ONE IMPEDIMENT TO A REVIVAL OF PROSPERITY.
ONE thing unexpected comes out in this long depression of Trade. The old economists did not allow enough for the friction which impedes the flow of capital into new channels. Their idea was that money, like everything else, would go at once where it was wanted ; that the law of supply and demand would not only regulate: the movement of capital as it regu- lates the movement of corn, but regulate it as quickly. They believed that if a trade, say, tin-mining, was exhausted and unprofitable, while silk-growing yielded large profits, the capital employed in the mines would be withdrawn at once and shifted into the silk trade ; and that if money became profitless in London, it would at once be used, profit being obtainable, at San Francisco and Bombay. Those propositions must, we presume, be true in the long-run, but the delay in the process is much greater than anybody anticipated. The economists did not allow sufficiently for human nature. The transfer of capital from old trades to new is not only impeded by the losses involved in sacrificing fixed plant, but by men's habits of hope and of self-indulgence, by their reluctance to believe that a profitable business has ended, and their still greater reluctance to begin learning a new one. They hate what they think a commercial suicide. The inclination is to "hope against hope;" and to "wait and see," and go on losing moderately for a long time, rather than begin afresh. This is especially the case with Companies which are, so to speak, imprisoned in their articles, and is, perhaps, one of the most serious objections to that method of industrial enterprise. The Company always goes on in its old groove till it dies. Even individuals, how- ever, feel this reluctance, till the transfer of capital, say, from the English iron-founding business to the production of silk, becomes extremely tardy, and is only accomplished after enormous losses, and as it were, under compulsion. The iron-man does not believe in the silk, nor do his sleeping partners ; and they do not believe in idleness either, and consequently, go on pegging away at the old trade till they can no longer help themselves. It takes years, not weeks to convince men that capital can no longer be profitably used in a business they have learned, and that they must give up the hope of being once more blessed with prosperity. They cannot bear to feel useless, and will grasp at the most shadowy chance. There are the copper-men, just now, for example ; they are all feeling quite "encouraged." If the electric light supersedes gas, there will be a great demand for copper wire ; copper will be more wanted, and consequently, copper must rise. They will not see that the only effect will be a much larger importation of the foreign copper, which can be produced practically without limit at the old prices, and that if they want still to make money by copper, they must go where the copper lies in larger quantities, and more easily obtained quantities, than in Cornwall or Wales. It is the same in everything, even manufacture, until we begin to believe that it takes a new generation to effect a grand transfer of industrial capital ; that the men over fifty, who own most of the money of the world, are so reluctant to try new openings, that the country must await the succession of their heirs and assigns for a renewal of prosperity. That is, of course, an exaggeration, the new men making their own way more quickly than if their only chance were inheritance ; but the delay is very great, and is dependent much more upon mental than upon financial reasons. Men will sac- rifice their "fixed engines" much more readily than their fixed habits of doing business, and the fixed routine of their lives.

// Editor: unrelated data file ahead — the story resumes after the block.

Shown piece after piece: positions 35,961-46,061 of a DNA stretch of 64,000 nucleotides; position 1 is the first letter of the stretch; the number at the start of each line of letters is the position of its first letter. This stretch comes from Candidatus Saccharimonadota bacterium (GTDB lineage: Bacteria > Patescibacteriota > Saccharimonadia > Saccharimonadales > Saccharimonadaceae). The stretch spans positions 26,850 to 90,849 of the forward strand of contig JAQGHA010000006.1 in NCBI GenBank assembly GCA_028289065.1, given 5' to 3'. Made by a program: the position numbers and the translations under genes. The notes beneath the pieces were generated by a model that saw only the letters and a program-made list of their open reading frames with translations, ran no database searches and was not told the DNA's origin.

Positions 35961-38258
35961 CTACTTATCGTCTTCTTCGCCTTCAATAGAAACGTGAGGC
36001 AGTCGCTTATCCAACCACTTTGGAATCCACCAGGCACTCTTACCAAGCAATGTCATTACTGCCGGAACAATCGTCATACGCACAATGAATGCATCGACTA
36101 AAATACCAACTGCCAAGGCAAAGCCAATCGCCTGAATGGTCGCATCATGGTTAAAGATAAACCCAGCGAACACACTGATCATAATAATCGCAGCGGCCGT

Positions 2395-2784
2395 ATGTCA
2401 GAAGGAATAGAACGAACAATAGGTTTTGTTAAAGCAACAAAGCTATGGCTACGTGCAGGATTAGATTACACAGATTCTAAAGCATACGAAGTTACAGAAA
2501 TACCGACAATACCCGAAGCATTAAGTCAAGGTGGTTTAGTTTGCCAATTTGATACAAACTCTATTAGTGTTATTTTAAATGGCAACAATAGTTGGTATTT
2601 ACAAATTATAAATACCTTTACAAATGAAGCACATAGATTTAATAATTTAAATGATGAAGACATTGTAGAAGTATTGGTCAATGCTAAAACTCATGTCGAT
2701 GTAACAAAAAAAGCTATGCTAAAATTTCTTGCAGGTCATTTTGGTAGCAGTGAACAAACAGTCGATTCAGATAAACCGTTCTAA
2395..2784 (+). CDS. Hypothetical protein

Another difficulty which impedes the flow of capital, which ought, in theory, to be so easy, is the difficulty of agency. The power of finding trustworthy agents, and the habit of confiding in them, do not grow pan i passu with the expansion of the world's business. There is no reason whatever at this moment why, supposing a large supply of efficient and trust- worthy agents to exist, a great mass of English capital should not be beneficially employed, at what its owners would think a splendid profit, yet it is not employed. We write what we personally know, when we say that at this moment there are large regions of the earth's surface where money can be lent on perfect security for agricultural opera- tions, at from twelve to fifteen per cent. A competent per- son with money, who betakes himself to the less filled portions of the United States, or to the interior of Bengal, or to the orderly sections of South America, or to some parts of Eastern Europe, can lend money on security as good as any busi- ness security obtainable in England at the rates we have named ; and in isolated cases, individuals do it very suc- cessfully. But the business, though highly beneficial, both to lenders and to borrowers—the latter making constantly, as in Eastern Bengal and Lower California, fifty and sixty per cent. in increased produce—is never attempted on any appreciable scale, except sometimes through a railway or mining company. Men will not embark in it through single agents. Either they distrust them, or they think they will die, or they apprehend vague difficulties,—at all events, they abstain. At this moment, millions are being employed in the distant ports of the world in trades yielding no profit, or a loss ; while in the interior of the same countries, farmers of every grade are stopped in their operations, because no one will lend them money at fifteen per cent. on complete security. The difficulty is agency. Banks, which are the natural agents in such transfers from one country to another, dread business which involves shutting up money for a period, and do not succeed in it, and private firms are not sufficiently trusted. The money is here almost idle, the profitable work is there, waiting to be done ; according to all theories the money ought to run to the work like water to a lower level, but it does not. Canadian farmers, Illinois farmers, Floridan orange-gardeners, Spanish-American maize-producers, Ben- galee irrigators of rice, are all ready, and desirous to pay from ten to sixteen per cent. for money which instantly yields them fifty—we say fifty, but the return is much larger ;—yet the sleepy classes in England, who will buy Honduras bonds on the most shadowy chance of getting ten per cent., cannot, for want of the requisite agency, get their money there. There is a hiatus in the syphon, and the water does not flow. It may be said that this is accidental and temporary, but just look at this case. Holland for half a century past has been living on its own fat. So small is Holland, and so rich are its people, that Dutchmen cannot employ their capital at home, and may be said to be commercially a people living on investments abroad. They are as thirsty for per-centages as Englishmen for profitable enterprises • they have courage, for they lend enormous amounts to Governments like the Russian ; they have at once a traditional and a practical ac- quaintance with the wants of Asia yet apart from Java and its dependencies, who ever hears of Dutch money in any Asiatic country ? They could enrich India and themselves, but where is the Dutch money in India? There is a break between the over-filled reservoir and the thirsty field, and for half-a-century it has been found impossible to fill it up. The want, of course, is the necessary agency, agency competent to do the business, which is simple enough, and sufficiently trusted to obtain the capital. We quote the Dutch instance because it is so patent, and because it has lasted such a long time, but all we have said is equally applicable to England. The transfer of capital hence to places where it is wanted, without the transfer of the owners also, so far from being an easy process, as economists once believed, is one of excessive difficulty, so impeded by causes which are not financial as to be in many instances im- possible. Two months ago men were sitting in Illinois hungrily looking round for money at ten per cent. to move crops, and with the wheat itself as security, security as good as silver bars, not getting it ; while at the same time, the owners of millions in England were risking ruin to get five per cent. Just think that the regular rate in South Illinois on security of the wheat is ten per cent., and that in September men were buying City of Glasgow Bank shares, to yield them even in their own hopes only five per cent., and you will see how great is the gap which arrests the easy flow of capital from one place to another. A single trusted agent could have paid tkose share-buyers seven per cent, for their money, retained three per cent, for himself, recovered the capital, and distinctly benefited the world, and yet the agent is unprocurable. Nobody, and no firm, would have been trusted to do anything of the sort, and no Bank which was trusted would have attempted it. It would have preferred discounting Rascal upon Rapscallion at four and a half per cent. We have no remedy to propose. We suppose, when capital grows still more burdensome, and capitalists have learned a little more mathematics, that the defect, 'whether in honesty or in confidence, will be met by a system of In- surance, great guarantee Societies guaranteeing for fractional rates, not the success of a transfer of capital, but the safety of the capital invested—a quite possible branch of insurance, now entirely neglected, which would give share- holders a new resource, namely, Auditors whose direct and imperative interest was a thorough, yet secret audit—but our purpose to-day is only to mark the defect as one which, at present, impedes most seriously the " natural " flow of money towards work upon which economists reckon, and which there- fore protracts any times of distress arising from the necessity for transferring capital to new industries, or new localities for the old industry. We are in such a time, as we believe, just now, and we see the consequence in the failures, suspensions, and stoppages, and short hours, which are the methods of commerce for compelling men to make the efforts which they ought to make on the compulsion of their own wisdom. There is too much capital just now in all the old industrial opera- tions, and the transfer of the surplus to new work takes years, and crushes thousands in the doing.